Jeff Arnett, a distiller at the Jack Daniel Distillery in Lynchburg, Tenn., tested the aroma of whiskey in 2009. Jack Daniel’s is fighting efforts to change the legal definition of Tennessee whiskey.
Mark Humphrey • Associated Press,
Tennessee fights over whiskey
- Article by: Reid Wilson
- Washington Post
- March 20, 2014 - 7:26 PM
A yearlong fight among state legislators over the definition of true Tennessee whiskey is spilling over to the international distilled spirits business, dividing both Tennessee’s powerful whiskey interests and multinational corporations battling for billions of dollars in global market share.
For more than a century, distillers around Tennessee have produced whiskey — some legal, some illegal — using a variety of base products such as corn, barley or rye, and a number of different techniques. But under a new law passed by the legislature last year, only one process would lead to genuine Tennessee whiskey: a drink made of fermented mash comprised of at least 51 percent corn, aged in new barrels of charred oak, filtered through charcoal and bottled at 40 percent alcohol.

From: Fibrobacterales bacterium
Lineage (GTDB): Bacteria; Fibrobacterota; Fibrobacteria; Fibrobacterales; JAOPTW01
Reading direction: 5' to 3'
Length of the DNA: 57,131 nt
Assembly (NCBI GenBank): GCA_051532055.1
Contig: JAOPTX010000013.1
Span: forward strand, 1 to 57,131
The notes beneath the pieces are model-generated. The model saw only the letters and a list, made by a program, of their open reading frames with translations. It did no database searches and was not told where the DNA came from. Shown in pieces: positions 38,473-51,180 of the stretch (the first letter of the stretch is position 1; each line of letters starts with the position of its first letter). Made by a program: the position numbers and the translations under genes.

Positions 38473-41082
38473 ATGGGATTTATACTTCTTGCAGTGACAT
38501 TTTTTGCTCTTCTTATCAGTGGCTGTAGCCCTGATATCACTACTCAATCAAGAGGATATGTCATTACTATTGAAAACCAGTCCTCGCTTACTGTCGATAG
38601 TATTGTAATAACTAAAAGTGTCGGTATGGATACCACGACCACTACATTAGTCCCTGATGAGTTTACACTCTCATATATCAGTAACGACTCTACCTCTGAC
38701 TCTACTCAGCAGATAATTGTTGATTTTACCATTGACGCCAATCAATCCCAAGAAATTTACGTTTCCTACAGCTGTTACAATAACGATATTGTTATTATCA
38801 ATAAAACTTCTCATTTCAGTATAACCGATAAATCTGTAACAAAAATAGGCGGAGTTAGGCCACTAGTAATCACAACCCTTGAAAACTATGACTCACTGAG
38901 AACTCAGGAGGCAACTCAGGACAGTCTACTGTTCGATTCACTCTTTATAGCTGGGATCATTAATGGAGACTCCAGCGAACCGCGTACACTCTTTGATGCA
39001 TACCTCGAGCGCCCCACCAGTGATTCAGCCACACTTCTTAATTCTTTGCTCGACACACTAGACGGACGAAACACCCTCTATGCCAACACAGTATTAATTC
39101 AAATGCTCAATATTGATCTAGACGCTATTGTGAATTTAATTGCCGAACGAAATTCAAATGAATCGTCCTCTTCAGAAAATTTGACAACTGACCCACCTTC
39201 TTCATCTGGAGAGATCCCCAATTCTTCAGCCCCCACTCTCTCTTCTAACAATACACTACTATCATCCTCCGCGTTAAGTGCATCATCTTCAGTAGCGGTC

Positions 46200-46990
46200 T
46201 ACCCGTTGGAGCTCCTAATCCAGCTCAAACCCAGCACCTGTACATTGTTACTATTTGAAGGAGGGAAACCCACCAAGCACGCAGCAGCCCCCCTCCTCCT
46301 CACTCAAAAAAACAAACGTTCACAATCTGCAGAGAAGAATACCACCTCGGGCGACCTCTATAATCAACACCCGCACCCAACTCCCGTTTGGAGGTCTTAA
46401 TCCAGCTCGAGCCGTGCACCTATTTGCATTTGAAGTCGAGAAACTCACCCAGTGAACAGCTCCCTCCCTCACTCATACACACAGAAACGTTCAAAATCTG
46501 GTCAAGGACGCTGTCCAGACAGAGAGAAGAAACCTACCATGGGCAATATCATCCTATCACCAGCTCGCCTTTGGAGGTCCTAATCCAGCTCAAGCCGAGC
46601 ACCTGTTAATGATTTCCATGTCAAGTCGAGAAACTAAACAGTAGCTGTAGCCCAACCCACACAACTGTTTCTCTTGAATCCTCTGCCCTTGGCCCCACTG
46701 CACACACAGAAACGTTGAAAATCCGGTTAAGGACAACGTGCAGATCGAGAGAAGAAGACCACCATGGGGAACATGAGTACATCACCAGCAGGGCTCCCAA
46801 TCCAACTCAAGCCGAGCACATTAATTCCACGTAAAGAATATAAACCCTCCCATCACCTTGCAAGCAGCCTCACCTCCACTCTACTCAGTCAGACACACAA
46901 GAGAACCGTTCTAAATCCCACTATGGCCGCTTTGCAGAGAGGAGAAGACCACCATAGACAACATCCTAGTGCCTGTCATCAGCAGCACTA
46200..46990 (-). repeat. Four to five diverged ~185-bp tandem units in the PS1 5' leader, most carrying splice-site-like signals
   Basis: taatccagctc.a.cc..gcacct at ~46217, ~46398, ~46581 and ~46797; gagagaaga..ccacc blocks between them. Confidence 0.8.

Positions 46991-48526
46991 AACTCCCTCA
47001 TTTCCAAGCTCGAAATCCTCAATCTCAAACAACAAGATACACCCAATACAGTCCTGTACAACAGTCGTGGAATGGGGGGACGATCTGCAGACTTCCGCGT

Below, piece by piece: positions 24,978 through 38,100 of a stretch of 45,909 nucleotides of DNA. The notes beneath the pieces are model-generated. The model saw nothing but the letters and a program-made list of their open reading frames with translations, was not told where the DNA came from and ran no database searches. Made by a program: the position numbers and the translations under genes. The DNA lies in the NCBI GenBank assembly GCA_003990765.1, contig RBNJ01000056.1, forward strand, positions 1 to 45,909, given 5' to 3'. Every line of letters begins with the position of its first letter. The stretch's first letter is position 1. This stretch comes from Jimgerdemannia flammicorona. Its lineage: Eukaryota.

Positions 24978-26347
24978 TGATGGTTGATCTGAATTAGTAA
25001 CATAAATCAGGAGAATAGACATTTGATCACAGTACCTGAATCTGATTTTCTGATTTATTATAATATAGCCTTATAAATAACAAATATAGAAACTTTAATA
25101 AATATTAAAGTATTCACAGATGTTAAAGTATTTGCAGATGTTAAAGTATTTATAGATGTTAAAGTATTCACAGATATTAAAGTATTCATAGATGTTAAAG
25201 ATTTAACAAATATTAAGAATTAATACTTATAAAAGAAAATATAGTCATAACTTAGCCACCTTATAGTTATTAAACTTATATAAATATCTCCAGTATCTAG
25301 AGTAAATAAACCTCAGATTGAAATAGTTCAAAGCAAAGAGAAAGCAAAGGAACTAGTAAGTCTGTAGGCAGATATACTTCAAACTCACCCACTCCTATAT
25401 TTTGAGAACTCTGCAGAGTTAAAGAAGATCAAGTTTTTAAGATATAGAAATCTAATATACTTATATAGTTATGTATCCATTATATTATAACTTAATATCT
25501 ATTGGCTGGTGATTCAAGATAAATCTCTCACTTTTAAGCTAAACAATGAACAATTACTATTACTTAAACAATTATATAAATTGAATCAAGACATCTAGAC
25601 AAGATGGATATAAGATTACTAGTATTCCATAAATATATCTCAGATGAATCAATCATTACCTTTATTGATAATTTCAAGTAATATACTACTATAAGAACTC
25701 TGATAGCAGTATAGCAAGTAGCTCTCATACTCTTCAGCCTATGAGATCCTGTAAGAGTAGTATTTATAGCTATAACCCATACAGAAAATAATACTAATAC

This week, two Tennessee legislative committees voted to delay consideration of a new proposal that would roll back some of those requirements. The disagreement centers on the process by which Tennessee whiskey is distilled.
Current law requires that new barrels be used. The bill up for debate would allow whiskey makers to ferment their products in reused barrels, which is far less expensive.
Supporters of the 2013 law said it was necessary to codify what the industry calls standards of identity, a concrete definition of what makes Tennessee whiskey special — and different from other, lower-quality spirits. But opponents say the law effectively codifies Jack Daniel’s formula.
“Any place that produces a product, in this case we’re talking about distilled spirits, that has a particular premium to it … has standards to entry,” said Phil Lynch of Brown-Forman, which makes Jack Daniel’s.
But others who want the standards imposed by the Tennessee legislature rolled back see another motive behind the 2013 law: The process codified in state law sounds just like the recipe used by Brown-Forman.
“When you take away any of my rights, I’m going to fight you tooth and nail on it,” said Phil Pritchard, owner of Pritchard’s Distillery in Kelso, Tenn. “Last year, a lot of those rights got taken away from me through a process that was … for the benefit of Jack Daniel’s.”
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